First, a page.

Dies The Fire
What would become of our civilization if suddenly, electricity, gunpowder, gasoline and steam engines stopped working? Dies The Fire imagines such a world and forces you to think about how dependent we are today on things that were unimaginable just a few hundred years ago.
Sadly the book runs out of things to say around the half way mark. You are thus forced to endure such minutiae as what sort of food the American protagonists fantasize about in a world where farming the old-fashioned way is the only way to put bread on your table. Then there are detailed descriptions of the Celtic Wiccan rituals; and yes, the food consumed there. Repetitive battle scenes where finer points of using longbows, broadswords, bucklers, targes and other medieval weaponry are illuminated all while explaining how difficult it is to fight when operating under the medieval gear of chain mails, hauberks, visors, vambraces and other assorted wearables.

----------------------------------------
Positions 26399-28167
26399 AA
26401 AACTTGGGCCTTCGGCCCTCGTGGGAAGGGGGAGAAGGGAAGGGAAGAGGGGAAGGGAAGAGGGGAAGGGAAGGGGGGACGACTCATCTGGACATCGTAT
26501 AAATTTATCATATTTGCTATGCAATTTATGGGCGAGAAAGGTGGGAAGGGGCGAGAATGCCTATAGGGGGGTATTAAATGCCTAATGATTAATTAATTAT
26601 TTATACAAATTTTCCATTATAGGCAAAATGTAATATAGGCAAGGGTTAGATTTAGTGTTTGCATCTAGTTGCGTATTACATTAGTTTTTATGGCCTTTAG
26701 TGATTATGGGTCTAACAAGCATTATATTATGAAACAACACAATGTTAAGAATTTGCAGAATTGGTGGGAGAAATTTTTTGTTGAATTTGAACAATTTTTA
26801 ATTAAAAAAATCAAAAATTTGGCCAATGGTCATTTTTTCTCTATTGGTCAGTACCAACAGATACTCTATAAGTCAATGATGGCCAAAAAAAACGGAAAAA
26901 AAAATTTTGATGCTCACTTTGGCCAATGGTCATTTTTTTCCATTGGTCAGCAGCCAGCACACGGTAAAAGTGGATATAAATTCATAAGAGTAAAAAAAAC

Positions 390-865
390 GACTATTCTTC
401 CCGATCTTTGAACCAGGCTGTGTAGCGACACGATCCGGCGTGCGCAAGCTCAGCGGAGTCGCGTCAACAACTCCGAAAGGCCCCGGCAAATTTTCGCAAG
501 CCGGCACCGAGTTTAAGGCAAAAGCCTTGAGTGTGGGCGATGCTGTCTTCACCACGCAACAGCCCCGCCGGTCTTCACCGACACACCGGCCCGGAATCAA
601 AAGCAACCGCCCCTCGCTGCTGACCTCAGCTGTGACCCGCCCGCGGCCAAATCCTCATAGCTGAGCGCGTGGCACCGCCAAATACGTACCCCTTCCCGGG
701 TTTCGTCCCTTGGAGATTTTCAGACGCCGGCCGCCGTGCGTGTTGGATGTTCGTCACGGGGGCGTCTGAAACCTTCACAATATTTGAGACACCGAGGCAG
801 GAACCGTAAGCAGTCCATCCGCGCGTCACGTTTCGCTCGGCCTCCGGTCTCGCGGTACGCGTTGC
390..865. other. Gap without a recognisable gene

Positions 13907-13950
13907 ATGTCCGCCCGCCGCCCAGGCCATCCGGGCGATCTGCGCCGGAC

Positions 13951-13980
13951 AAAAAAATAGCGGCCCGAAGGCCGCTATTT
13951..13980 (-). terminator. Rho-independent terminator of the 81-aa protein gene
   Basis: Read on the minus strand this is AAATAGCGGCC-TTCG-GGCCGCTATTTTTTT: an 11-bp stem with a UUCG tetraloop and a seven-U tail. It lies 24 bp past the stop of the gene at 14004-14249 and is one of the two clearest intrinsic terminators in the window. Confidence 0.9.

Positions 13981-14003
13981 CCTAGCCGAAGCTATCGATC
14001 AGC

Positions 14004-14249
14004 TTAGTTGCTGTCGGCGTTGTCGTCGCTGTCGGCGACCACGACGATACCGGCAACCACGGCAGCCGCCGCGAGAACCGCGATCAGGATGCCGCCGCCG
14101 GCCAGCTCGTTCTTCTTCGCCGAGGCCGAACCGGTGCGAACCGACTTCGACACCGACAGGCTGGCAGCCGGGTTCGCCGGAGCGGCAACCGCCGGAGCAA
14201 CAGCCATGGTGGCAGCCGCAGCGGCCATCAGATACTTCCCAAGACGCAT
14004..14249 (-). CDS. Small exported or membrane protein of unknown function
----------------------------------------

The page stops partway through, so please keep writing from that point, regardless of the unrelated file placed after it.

This seems to be a standard strategy of American fantasy authors for beefing up their works to the level of thickness that is deemed respectable for books of this genre. Take notes from history books and encyclopedias and somehow weave the details into the story. I wouldn’t mind it so much if the story kept moving or if I were living on Venus - for a day of mine there would last 200 Earth days. I am probably being harsh here. But then what do you expect from someone who is ploughing through the 10th book of the Jordan’s Wheel of Time series?
I’ll leave you to reflect on this gem here:
Quite often there was something useful in places like that. Not food, of course, but aspirin, sterile bandages, condoms, toilet paper - newspaper left stains, they’d discovered, and twists of grass could leave you itching for days.
Frankly, in a post apocalyptic world, I would have taken to washing (or since we are talking high fantasy here - laving) by now.